Container complaints

2015-08-25 06:00
Six containers are being used to house participants, as well as a beauty salon at Camp Joy in Camp Road. A building inspector is yet to rule on the remedial action following bylaw infringements at the camp.
Samantha Lee

Six containers are being used to house participants, as well as a beauty salon at Camp Joy in Camp Road. A building inspector is yet to rule on the remedial action following bylaw infringements at the camp. PHOTO: Samantha Lee

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Several community organisations are demanding answers after shipping containers were delivered to Camp Joy.

Claims of shady operations, illegal housing units and by-law infringements have been made.

Answering pleas from community leaders, ward councillor Elton Jansen arranged a site visit at the facility last week.

“We have received complaints from the community about the containers at the facility. They do not know what is happening and we are here to tell them what is going on,” said Jansen.

“If there are illegal activities going on here then we have to address it. The inspector has already visited the site and if there is a fine to be paid then that must be done,” he said.

One concern was that the project is linked to the Ceasefire project running in Manenberg and Hanover Park, which aims to rehabilitate people involved in drugs and gangsterism. However, these claims were dismissed.

First Church representative Pastor Craven Engel, who is the custodian of the Ceasefire project, maintains the containers have nothing to do with the project.

Camp Joy is being used as a rehabilitation centre with the aim of reintegrating people with addiction problems back into society.

There are two projects running concurrently.

Engel is responsible for the restoration centre based on the Camp Road property.

Jansen says many believe that everything happening on the property is done through the City of Cape Town, but this is not true.

The property is leased to the Western Cape Baptist Church and is sublet to First Church.

Strandfontein Ratepayers Association chairperson Gaironesa Diedericks, says communication with the residents is problematic.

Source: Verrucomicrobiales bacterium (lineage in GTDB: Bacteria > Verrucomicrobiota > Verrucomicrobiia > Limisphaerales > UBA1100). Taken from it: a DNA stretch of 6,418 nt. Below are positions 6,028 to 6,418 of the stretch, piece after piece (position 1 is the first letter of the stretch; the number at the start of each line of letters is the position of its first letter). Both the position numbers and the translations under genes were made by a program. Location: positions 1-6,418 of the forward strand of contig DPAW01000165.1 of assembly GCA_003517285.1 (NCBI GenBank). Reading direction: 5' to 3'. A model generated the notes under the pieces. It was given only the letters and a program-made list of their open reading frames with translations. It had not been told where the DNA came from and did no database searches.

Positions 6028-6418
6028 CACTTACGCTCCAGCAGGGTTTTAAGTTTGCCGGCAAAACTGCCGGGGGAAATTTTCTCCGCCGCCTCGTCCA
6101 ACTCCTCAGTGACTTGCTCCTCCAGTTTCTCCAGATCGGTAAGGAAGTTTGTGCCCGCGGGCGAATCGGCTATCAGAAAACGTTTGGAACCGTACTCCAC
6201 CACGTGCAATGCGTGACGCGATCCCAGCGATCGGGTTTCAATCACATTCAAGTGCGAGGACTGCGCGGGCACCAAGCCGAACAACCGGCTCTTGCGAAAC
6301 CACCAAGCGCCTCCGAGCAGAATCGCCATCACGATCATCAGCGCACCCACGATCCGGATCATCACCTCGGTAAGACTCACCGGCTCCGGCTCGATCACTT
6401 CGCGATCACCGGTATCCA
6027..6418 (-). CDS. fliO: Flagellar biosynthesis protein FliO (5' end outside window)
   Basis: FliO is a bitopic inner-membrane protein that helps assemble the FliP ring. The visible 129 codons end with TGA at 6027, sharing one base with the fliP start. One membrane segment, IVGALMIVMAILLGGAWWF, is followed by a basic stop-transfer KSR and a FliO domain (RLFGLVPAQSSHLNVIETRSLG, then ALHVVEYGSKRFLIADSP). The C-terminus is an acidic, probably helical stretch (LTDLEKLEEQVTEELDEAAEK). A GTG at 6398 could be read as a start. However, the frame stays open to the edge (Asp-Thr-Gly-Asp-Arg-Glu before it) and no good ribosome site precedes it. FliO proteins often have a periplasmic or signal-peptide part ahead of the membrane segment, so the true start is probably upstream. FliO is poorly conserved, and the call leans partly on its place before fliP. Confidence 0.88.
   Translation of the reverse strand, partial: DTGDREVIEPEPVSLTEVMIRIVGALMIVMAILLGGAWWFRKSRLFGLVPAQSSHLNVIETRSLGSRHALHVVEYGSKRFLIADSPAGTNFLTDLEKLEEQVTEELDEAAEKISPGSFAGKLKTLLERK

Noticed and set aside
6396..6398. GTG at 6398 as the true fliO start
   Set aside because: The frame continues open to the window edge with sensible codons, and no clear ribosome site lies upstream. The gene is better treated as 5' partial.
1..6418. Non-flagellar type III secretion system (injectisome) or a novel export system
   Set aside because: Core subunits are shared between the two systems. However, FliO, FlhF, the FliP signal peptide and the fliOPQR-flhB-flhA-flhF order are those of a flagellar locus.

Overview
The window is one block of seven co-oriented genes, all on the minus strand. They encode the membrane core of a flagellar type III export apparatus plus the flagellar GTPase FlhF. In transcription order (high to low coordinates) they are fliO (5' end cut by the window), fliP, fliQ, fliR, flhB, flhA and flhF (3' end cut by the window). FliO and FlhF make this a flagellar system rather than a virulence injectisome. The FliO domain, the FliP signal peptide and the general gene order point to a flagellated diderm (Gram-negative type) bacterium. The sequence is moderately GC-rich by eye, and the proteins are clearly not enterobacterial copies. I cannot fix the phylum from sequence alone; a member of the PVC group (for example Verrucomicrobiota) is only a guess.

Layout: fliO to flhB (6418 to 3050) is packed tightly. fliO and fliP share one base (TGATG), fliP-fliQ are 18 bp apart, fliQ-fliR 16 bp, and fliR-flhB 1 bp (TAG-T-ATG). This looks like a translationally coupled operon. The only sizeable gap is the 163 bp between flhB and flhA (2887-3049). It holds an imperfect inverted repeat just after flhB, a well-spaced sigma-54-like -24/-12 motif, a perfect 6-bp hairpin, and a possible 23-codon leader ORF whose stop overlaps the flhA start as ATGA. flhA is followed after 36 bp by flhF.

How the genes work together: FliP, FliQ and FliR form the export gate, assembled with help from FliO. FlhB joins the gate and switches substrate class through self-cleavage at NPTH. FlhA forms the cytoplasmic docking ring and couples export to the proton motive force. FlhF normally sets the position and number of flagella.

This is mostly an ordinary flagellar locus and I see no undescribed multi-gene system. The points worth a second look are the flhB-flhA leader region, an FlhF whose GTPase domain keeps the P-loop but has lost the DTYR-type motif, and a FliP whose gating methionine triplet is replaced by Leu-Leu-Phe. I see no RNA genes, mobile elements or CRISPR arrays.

Diedericks said a meeting was held so that Engel could explain why the containers were placed there.

“No one communicates with us and we all pay rates here. We want first-hand knowledge of what is happening and what your future plans are,” she said to Engel.

Engel said they were approached by the City to store the containers as they would be utilised in Hanover Park at a later stage.

“We said it would be ok, but I asked if we could use them for storage in the meantime because the project was still happening.”

But Strandfontein ANC branch secretary Karl Mocke said they were supposed to be temporary structures yet there were connections to electricity and sewage.

“These connections are illegal and infringing bylaws. All I know is there are connections, but who is paying for them? Someone has to foot the bill. Is it us as ratepayers?” asked Leonard Jacobs fom the ratepayers association.

Engel dismissed these claims, saying the church pays between R12 000 and R15 000 per month for utilities.

Another claim was that Engel was using the containers to add capacity to the facility but he said five containers were donated to the camp by the City and they were being used to house patients participating in the Job readiness programme.

“There are different projects and the skills development group need to go to classes and wake up early in the morning so they stay in the containers so that they don’t disturb the others,” says Engel.


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